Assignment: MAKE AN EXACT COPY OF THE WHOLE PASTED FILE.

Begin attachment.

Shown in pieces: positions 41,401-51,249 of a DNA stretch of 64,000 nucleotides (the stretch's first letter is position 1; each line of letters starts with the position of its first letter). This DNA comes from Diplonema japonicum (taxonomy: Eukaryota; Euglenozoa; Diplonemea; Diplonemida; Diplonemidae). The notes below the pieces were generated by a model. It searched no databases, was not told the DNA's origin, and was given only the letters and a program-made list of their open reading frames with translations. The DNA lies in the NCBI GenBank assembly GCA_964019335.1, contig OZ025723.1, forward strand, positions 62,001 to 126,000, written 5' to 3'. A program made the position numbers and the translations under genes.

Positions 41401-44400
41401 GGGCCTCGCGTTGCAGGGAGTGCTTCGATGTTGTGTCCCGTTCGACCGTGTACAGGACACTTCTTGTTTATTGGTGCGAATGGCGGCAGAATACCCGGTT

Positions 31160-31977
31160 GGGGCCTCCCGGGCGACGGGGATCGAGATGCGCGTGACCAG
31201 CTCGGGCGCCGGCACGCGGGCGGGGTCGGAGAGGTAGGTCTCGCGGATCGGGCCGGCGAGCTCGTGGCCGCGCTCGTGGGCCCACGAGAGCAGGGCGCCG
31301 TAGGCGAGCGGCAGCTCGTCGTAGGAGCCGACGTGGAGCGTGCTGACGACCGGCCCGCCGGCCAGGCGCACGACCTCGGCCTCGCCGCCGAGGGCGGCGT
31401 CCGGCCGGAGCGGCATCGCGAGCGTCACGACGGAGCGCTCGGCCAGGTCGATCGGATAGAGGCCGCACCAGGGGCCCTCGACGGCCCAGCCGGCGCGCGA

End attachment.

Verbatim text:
Shown in pieces: positions 41,401-51,249 of a DNA stretch of 64,000 nucleotides (the stretch's first letter is position 1; each line of letters starts with the position of its first letter). This DNA comes from Diplonema japonicum (taxonomy: Eukaryota; Euglenozoa; Diplonemea; Diplonemida; Diplonemidae). The notes below the pieces were generated by a model. It searched no databases, was not told the DNA's origin, and was given only the letters and a program-made list of their open reading frames with translations. The DNA lies in the NCBI GenBank assembly GCA_964019335.1, contig OZ025723.1, forward strand, positions 62,001 to 126,000, written 5' to 3'. A program made the position numbers and the translations under genes.

Positions 41401-44400
41401 GGGCCTCGCGTTGCAGGGAGTGCTTCGATGTTGTGTCCCGTTCGACCGTGTACAGGACACTTCTTGTTTATTGGTGCGAATGGCGGCAGAATACCCGGTT

Positions 31160-31977
31160 GGGGCCTCCCGGGCGACGGGGATCGAGATGCGCGTGACCAG
31201 CTCGGGCGCCGGCACGCGGGCGGGGTCGGAGAGGTAGGTCTCGCGGATCGGGCCGGCGAGCTCGTGGCCGCGCTCGTGGGCCCACGAGAGCAGGGCGCCG
31301 TAGGCGAGCGGCAGCTCGTCGTAGGAGCCGACGTGGAGCGTGCTGACGACCGGCCCGCCGGCCAGGCGCACGACCTCGGCCTCGCCGCCGAGGGCGGCGT
31401 CCGGCCGGAGCGGCATCGCGAGCGTCACGACGGAGCGCTCGGCCAGGTCGATCGGATAGAGGCCGCACCAGGGGCCCTCGACGGCCCAGCCGGCGCGCGA